“You have to be whiter than snow, or the whole world will abandon you,” Biden told the country’s newly elected president, Petro O. Poroshenko, during an early 2014 phone call, according to former administration officials.
That message was delivered just as Biden’s son Hunter joined the board of a Ukrainian gas company that was the subject of multiple corruption investigations, a position that paid him as much as $50,000 a month and — in the view of some administration officials, including the ambassador to Kiev — threatened to undermine Biden’s agenda.
We are all still waiting for the secrets of Hunter Biden’s laptop to be revealed.
Of course, we all know how much Gas is playing a part in this conflict. We all know about Hunter Biden’s connection to Ukrainian Gas. we all know the US has become the biggest exporter in the world of LNG Gas and many of us know of Joe Biden’s connection to the Largest LNG Gas company in the US with his good friend the co-founder of Western LNG Andrew Goldman, also one of Biden former political advisers.
NEW: The BIDENS are entangled in a Ukrainian corruption scandal:@JoeBiden pushed Ukraine to fire a prosecutor seen as corrupt.— Kenneth P. Vogel (@kenvogel) May 2, 2019
BUT the prosecutor had opened a case into a company that was paying HUNTER BIDEN.
The Bidens say they never discussed it. https://t.co/tblUPYPJMG
As former vice president Biden visited Ukraine six times and spent hours on the phone with the country’s leaders.
Biden dived into Ukraine in hopes of burnishing his statesman credentials. Writing in his 2017 memoir, Biden said Ukraine gave him a chance to fulfil a childhood promise to make a difference in the world. It also came to serve a political purpose, as “a legacy project, something he could run on,” said Keith Darden, an associate professor at American University who studies Ukraine policy.
That legacy seems to be world domination, an age for a new America.
In 2014 Senator John McCain told demonstrators “America is with you,” then, standing shoulder to shoulder with the leader of the far-right Svoboda party as the US ambassador haggled with the state department over who would make up the new Ukrainian government.
When the Ukrainian president was replaced by a US-selected administration, in an entirely unconstitutional takeover, politicians such as William Hague brazenly misled parliament about the legality of what had taken place: the imposition of a pro-western government on Russia’s most neuralgic and politically divided neighbour.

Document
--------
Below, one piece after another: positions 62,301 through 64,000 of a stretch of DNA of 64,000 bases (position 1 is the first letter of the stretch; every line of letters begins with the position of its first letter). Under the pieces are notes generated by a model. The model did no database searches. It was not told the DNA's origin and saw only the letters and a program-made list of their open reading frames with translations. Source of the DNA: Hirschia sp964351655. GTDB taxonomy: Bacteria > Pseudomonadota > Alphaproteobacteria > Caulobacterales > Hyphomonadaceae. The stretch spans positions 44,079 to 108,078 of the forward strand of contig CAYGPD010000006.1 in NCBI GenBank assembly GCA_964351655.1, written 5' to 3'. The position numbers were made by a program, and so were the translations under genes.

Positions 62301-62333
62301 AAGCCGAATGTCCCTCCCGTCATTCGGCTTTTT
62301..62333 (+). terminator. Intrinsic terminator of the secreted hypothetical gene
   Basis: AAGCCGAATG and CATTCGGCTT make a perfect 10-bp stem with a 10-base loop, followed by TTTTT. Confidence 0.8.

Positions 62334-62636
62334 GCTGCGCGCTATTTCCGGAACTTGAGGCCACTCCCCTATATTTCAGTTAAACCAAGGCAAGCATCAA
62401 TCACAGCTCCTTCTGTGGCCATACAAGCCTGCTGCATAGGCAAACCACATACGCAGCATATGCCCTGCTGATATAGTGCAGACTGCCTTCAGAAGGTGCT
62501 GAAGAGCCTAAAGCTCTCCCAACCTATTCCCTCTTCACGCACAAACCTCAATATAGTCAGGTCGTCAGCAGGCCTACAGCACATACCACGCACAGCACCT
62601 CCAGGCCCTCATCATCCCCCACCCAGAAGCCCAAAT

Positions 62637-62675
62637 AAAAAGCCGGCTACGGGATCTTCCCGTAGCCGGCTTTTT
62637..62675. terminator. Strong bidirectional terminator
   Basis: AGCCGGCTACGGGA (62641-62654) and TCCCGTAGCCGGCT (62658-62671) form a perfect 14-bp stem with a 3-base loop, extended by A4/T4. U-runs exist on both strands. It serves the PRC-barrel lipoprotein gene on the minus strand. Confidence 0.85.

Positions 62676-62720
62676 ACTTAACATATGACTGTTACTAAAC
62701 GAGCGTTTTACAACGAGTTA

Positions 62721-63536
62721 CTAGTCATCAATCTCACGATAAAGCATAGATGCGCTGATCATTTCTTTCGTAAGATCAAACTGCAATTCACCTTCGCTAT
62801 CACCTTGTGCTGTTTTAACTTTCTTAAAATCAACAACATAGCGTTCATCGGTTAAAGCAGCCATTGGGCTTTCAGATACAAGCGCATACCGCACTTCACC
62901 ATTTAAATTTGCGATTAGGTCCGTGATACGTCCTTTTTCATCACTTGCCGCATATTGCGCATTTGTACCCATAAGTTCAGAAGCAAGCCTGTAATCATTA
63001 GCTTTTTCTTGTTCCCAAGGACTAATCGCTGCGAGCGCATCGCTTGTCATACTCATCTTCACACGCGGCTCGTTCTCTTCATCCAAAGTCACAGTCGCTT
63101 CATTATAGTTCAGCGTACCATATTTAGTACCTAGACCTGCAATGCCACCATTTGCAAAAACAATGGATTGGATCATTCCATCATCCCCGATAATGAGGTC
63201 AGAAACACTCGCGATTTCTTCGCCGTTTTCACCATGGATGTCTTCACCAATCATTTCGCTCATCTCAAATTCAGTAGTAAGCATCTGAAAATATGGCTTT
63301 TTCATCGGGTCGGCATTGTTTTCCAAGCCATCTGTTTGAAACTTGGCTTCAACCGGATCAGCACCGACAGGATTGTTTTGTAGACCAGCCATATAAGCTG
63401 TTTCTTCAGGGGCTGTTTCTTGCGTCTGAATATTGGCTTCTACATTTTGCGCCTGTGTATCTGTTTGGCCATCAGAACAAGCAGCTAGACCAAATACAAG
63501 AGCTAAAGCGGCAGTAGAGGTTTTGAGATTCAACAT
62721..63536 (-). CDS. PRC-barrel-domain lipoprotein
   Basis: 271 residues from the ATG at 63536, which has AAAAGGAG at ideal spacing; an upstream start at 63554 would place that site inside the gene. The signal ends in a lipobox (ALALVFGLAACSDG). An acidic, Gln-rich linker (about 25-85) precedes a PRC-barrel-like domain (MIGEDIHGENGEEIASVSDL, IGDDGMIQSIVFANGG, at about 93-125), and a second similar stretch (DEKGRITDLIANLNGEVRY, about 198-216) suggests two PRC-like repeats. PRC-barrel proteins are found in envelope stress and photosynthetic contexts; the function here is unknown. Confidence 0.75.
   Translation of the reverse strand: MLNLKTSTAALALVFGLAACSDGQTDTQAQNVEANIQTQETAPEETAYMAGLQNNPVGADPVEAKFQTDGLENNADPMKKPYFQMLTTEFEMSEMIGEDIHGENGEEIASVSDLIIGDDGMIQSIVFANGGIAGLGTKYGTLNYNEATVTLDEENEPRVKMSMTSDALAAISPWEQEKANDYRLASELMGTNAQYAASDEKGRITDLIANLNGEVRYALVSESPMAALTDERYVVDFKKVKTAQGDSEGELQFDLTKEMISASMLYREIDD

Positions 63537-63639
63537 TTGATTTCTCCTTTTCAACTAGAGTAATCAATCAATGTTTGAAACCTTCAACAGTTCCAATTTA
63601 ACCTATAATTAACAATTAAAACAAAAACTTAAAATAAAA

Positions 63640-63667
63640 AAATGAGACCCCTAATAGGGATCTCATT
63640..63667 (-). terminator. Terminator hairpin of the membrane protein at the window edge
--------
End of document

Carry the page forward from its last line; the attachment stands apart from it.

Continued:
It was all pre-planned, yet another US regime change, another action carried out in the continuation of the Forever wars.
Nuland apologised for her comments about the European Union that were — to put it lightly — undiplomatic.
“F— the E.U.,” Assistant Secretary of State for European and Eurasian Affairs Victoria Nuland said in a private telephone call that was intercepted and leaked online.
That was the shocker the media went with, they pretend the rest of the conversation was chatter. Nuland was dismissively claiming she was referring to slow-moving European efforts to address political paralysis and a looming fiscal crisis in Ukraine. But it was the blunt nature of her remarks, along with the U.S. diplomatic calculations, that seemed exceptional.
Nuland also assessed the political skills of Ukrainian opposition figures with unusual candour and, along with the U.S. ambassador to Ukraine, Geoffrey Pyatt, debated strategy for their cause, laying bare a deep degree of U.S. involvement in affairs that Washington officially says are Ukraine’s to resolve.
At the end of the Nuland-Pyatt video, Lindsey Graham & John McCain tell Ukrainian soldiers they will supply them and that the US will be with them all the way, that was in 2016.
Here is a transcript, with analysis by BBC diplomatic correspondent Jonathan Marcus:
Warning: This transcript contains swearing.
- Jonathan Marcus: At the outset it should be clear that this is a fragment of what may well be a larger phone conversation. But the US has not denied its veracity and has been quick to point a finger at the Russian authorities for being behind its interception and leak.
Voice thought to be Pyatt’s: I think we’re in play. The Klitschko [Vitaly Klitschko, one of three main opposition leaders] piece is obviously the complicated electron here. Especially the announcement of him as deputy prime minister and you’ve seen some of my notes on the troubles in the marriage right now so we’re trying to get a read really fast on where he is on this stuff. But I think your argument to him, which you’ll need to make, I think that’s the next phone call you want to set up, is exactly the one you made to Yats [Arseniy Yatseniuk, another opposition leader]. And I’m glad you sort of put him on the spot on where he fits in this scenario. And I’m very glad that he said what he said in response.
- Jonathan Marcus: The US says that it is working with all sides in the crisis to reach a peaceful solution, noting that “ultimately it is up to the Ukrainian people to decide their future”. However, this transcript suggests that the US has very clear ideas about what the outcome should be and is striving to achieve these goals. Russian spokesmen have insisted that the US is meddling in Ukraine’s affairs – no more than Moscow, the cynic might say – but Washington clearly has its own game plan. The clear purpose of leaking this conversation is to embarrass Washington and for audiences susceptible to Moscow’s message to portray the US as interfering in Ukraine’s domestic affairs.
Nuland: Good. I don’t think Klitsch should go into the government. I don’t think it’s necessary, I don’t think it’s a good idea.